This book analyses the role of the BASIC countries – Brazil, South Africa, India and China – in the international climate order.
Climate Diplomacy and Emerging Economies explores the collective and individual positions of these countries towards climate diplomacy, focusing in particular on the time period between the 2009 and 2019 climate summits in Copenhagen and Madrid. Dhanasree Jayaram examines the key drivers behind their climate-related policies (both domestic and international) and explores the contributory role of ideational and material factors (and the interaction between them) in shaping the climate diplomacy agenda at multilateral, bilateral and other levels. Digging deeper into the case study of India, Jayaram studies the shifts in its climate diplomacy by looking into the ways in which climate change is framed and analyses the variations in perceptions of the causes of climate change, the solutions to it, the motivations for setting climate action goals, and the methods to achieve the goals.
This book will be of great interest to students and scholars of climate change, environmental policy and politics and IR more broadly.
Table of Contents
Chapter 1. Introduction
Chapter 2. Emerging Economies in the International Climate Order
Chapter 3. Country-Wise Analysis of BASIC’s Climate Diplomacy Positions
Chapter 4. The Evolution of India’s Climate Diplomacy (2009-2013)
Chapter 5. The Evolution of India’s Climate Diplomacy (2014-2019)
Chapter 6. Conclusions
Dhanasree Jayaram is currently Assistant Professor in the Department of Geopolitics and International Relations and Co-coordinator at the Centre for Climate Studies, Manipal Academy of Higher Education (MAHE), Karnataka, India. She is also Research Fellow, Earth System Governance (ESG). Dr Jayaram is a member of the Climate Security Expert Network (CSEN), supported by a grant from the German Federal Foreign Office and whose Secretariat is run by the Berlin-based think tank adelphi. She is the author of Breaking out of the Green House: India’s Leadership in Times of Environmental Change (2012).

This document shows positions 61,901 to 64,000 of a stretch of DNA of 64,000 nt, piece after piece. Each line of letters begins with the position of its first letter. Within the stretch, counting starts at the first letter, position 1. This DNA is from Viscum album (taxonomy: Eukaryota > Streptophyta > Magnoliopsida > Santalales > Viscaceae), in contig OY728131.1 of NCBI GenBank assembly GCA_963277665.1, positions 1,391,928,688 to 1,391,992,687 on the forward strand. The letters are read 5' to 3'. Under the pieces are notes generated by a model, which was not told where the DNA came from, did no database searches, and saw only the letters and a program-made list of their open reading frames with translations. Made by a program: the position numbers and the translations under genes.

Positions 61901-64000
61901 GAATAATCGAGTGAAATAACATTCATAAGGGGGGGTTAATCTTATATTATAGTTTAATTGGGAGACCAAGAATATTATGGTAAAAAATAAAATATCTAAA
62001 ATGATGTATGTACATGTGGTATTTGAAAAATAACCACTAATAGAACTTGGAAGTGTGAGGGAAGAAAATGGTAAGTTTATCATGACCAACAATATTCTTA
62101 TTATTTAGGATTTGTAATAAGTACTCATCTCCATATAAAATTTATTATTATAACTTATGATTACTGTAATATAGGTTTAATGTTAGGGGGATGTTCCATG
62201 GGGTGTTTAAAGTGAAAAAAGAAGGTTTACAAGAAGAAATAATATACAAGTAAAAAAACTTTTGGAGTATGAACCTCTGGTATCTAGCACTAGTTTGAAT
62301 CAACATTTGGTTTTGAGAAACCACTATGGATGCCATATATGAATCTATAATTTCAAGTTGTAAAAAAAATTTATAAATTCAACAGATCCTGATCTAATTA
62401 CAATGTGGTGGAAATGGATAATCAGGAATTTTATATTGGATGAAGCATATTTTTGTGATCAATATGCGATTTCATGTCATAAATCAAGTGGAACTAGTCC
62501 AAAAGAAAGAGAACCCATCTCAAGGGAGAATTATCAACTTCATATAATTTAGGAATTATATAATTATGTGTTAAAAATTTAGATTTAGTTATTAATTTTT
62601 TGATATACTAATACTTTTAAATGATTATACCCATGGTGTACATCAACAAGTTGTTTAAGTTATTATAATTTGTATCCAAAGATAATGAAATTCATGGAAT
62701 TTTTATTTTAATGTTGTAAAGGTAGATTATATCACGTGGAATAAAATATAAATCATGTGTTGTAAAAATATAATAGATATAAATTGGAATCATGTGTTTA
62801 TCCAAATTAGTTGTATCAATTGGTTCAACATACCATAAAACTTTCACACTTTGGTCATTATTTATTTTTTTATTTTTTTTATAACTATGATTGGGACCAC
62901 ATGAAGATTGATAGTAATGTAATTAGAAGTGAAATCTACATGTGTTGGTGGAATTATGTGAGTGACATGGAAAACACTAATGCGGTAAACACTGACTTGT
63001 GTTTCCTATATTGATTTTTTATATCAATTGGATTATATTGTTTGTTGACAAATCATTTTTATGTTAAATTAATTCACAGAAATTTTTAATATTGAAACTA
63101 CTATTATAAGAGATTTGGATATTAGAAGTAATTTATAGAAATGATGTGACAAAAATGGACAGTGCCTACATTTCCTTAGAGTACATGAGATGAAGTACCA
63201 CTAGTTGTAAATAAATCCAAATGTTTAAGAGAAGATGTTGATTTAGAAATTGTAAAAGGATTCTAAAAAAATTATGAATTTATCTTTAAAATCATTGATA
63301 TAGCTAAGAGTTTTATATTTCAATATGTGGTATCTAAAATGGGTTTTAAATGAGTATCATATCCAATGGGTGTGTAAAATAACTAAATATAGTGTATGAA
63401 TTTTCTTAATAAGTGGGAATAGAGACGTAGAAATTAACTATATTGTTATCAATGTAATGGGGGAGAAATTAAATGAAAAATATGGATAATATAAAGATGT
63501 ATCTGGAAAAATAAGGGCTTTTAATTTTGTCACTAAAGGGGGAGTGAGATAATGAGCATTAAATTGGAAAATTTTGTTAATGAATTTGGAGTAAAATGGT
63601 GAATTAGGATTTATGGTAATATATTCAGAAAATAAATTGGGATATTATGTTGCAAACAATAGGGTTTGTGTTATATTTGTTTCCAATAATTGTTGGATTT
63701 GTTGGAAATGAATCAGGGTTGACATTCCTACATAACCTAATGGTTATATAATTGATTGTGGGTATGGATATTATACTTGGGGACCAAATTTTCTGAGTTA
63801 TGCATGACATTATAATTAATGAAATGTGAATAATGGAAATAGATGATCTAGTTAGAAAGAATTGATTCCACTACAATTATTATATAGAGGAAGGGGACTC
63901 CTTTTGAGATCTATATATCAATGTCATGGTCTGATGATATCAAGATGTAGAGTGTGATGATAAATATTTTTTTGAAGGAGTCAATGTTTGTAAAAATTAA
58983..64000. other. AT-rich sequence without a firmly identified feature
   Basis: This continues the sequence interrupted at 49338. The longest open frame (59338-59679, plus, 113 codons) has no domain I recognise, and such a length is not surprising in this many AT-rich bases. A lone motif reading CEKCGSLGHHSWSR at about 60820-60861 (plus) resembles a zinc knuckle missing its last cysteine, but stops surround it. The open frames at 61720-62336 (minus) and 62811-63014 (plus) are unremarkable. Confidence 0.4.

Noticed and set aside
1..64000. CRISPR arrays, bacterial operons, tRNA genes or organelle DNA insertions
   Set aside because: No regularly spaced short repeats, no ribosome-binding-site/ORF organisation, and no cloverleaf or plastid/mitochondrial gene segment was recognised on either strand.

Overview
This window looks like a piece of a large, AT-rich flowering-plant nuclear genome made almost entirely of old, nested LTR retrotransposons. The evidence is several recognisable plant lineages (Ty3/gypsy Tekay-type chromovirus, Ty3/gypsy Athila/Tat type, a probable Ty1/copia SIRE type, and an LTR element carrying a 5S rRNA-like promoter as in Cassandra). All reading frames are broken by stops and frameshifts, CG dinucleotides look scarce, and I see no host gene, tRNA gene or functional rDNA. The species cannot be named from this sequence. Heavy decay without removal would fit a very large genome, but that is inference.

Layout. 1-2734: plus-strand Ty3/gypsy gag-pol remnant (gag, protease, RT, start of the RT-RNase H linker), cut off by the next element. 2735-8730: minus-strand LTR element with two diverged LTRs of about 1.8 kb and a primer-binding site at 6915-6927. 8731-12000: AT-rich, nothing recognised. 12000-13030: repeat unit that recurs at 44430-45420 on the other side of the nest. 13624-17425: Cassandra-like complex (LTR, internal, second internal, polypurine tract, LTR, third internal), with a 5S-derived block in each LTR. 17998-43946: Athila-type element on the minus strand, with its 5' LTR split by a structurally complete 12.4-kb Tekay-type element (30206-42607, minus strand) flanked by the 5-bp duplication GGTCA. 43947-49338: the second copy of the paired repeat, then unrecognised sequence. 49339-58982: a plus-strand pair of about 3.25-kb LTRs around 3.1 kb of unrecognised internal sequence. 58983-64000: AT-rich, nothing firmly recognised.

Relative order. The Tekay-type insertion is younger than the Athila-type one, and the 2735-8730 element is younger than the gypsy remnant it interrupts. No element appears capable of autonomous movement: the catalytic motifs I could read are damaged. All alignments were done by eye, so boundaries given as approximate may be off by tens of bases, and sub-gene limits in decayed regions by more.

While there are many excellent works on climate diplomacy that also look into the growing role of the emerging economies of India, China, Brazil and South Africa, this book adopts a particularly useful and novel perspective to analyse, collectively and individually, their climate diplomacy positions. By focusing on the key role played by 'ideas' in influencing the climate debates rather than simply taking the 'international climate order' as a given, it provides a uniquely multidimensional exposition of global climate politics from these countries' perspective through 'formula narratives'. The case study of India, in particular, provides a deep understanding of the interaction between various drivers, including ones arising from domestic and international imperatives.
~ Cleo Paskal, associate fellow in the Energy, Environment and Resources programme and the Asia-Pacific programme, Chatham House.